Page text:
Houston megachurch pastor Joel Osteen has come under withering criticism for not opening his church to Hurricane Harvey victims until after he was shamed into it. Fortunately, his Fox Friends were happy to serve up some unquestioning rehab.
In a scathing op-ed for The New York Times, religious studies professor Anthea Butler explained what the outrage is all about.
Before it began to rain in Houston last week, the spectacularly wealthy pastor Joel Osteen could have opened up his megachurch to serve as a logistics center. He could have announced that evacuees were welcome to take shelter there when Hurricane Harvey landed. Instead he wrote tweets like “God’s got this” and “don’t drift into doubt and fear … stay anchored to hope.” Only a couple of his posts on Twitter offered “prayers.”
On Sunday, Mr. Osteen’s church announced that it was inaccessible because of “flooding.” But intrepid journalists proved otherwise. After Mr. Osteen was humiliated on social media, he finally opened the 16,800-seat church to the public on Tuesday. When asked about the delay, Mr. Osteen said that “the city didn’t ask us to become a shelter.”
Butler also noted how Osteen and Trump are mirrors of each other. Sarah Posner, writing in Rolling Stone, came to a similar conclusion.
When Osteen visited Fox & Friends Wednesday, his PR problem got the Trump treatment: i.e. presented from one, Osteen-friendly side, only.
Cohost Brian Kilmeade set the mood before Osteen had even opened his mouth. In his introduction, Kilmeade called the Osteen criticism an “unbelievably ridiculous, mean-spirited story” about “a guy who’s always positive.” Kilmeade’s first words to Osteen were, “Great to see you, Joel. I wish it was better circumstances.”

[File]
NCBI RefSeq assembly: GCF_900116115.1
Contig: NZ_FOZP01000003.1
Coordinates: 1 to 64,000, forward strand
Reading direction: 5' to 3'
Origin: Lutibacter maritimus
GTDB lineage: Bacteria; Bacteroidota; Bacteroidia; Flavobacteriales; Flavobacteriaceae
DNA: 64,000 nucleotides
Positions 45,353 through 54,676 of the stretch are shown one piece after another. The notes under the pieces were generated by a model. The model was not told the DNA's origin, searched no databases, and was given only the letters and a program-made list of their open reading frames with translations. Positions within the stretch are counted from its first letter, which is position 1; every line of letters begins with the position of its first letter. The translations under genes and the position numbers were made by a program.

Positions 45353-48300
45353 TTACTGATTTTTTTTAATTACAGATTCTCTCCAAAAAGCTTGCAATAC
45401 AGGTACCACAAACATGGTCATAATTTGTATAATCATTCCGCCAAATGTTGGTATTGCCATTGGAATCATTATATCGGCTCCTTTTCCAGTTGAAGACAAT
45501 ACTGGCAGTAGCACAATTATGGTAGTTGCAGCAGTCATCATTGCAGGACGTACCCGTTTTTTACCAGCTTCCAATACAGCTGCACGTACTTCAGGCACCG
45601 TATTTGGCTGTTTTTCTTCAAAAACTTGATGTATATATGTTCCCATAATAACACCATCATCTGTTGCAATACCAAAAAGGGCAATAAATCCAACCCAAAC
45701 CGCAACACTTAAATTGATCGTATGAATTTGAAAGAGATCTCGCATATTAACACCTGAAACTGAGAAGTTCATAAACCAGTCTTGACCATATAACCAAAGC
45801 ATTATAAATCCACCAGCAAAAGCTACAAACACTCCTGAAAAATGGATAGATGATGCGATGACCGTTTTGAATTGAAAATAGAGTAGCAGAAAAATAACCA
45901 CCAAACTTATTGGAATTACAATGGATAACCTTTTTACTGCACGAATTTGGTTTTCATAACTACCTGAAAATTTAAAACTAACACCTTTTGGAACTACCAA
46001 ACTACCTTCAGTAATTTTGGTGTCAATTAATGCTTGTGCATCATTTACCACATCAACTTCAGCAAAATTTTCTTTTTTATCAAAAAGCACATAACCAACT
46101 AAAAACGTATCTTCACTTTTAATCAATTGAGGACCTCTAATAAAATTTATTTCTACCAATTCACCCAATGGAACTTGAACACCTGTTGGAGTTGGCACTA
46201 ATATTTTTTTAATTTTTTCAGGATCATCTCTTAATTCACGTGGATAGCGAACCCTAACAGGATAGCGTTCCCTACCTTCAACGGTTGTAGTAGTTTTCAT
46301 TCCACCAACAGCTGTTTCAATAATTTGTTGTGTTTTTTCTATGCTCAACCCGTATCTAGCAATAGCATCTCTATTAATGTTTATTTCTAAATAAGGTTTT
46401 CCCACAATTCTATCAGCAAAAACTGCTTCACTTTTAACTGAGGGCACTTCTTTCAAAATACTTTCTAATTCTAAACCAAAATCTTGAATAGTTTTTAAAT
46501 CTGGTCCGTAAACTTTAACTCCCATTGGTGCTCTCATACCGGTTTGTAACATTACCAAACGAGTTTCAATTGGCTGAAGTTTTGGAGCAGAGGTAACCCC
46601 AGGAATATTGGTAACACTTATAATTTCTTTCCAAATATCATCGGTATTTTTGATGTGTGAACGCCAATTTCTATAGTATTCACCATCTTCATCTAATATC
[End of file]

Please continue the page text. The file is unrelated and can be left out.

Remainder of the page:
Osteen just happened to be standing in front of a relief operation at his now-open church.
Osteen’s explanation was a bit suspect. First, he suggested people shouldn’t have expected his church to take in Harvey victims because there’s a big shelter nearby. That is, if you consider "maybe four miles" away as "nearby" in the middle of the worst flooding on record:
OSTEEN: The church doors have always been open. We took people in as soon as the waters receded. There’s a big shelter just down the street, maybe four miles where they have thousands and thousands of people.
Then, Osteen walked back the “flooded church” excuse, even as undated B-roll footage of flooding was shown. It was later identified as having been provided to Fox by Osteen.
OSTEEN: [Critics] don’t realize that the church was flooded - or the church flooded before, in 2001. And there was a point, during the heavy rains, where it was just one foot from breaching our floodgates. If we didn’t have those floodgates, we wouldn’t be here right now.
In other words, the church did not flood.
Predictably, not a single host questioned a word.
Instead, cohost Ainsley Earhardt slobbered over Osteen as if he were Trump.
EARHARDT: Gosh, I mean, you’re an amazing man. I watch you on Sundays. Your messages are always positive and happy and you have so much love for other people, and when you hear this negativity and you hear people saying that your church is closed, clearly it’s not. … We just showed pictures that you actually sent us inside your Church. What do you want to say to the critics?
Osteen claimed, “I don’t pay much attention” to the critics. “You just keep moving forward. Life’s too short to let that negative get in,” he said. “Social media’s powerful these days, and I think some of it is just people that don’t like people like me or people of faith.”
But if it weren’t for social media, it seems doubtful that Osteen would have done much more than pray for the Harvey victims (and continue to rake in the dough).
Watch Earhardt slobber over a megarich pastor who had to be shamed into helping his fellow Houstonians below, from the August 30, 3017 Fox & Friends.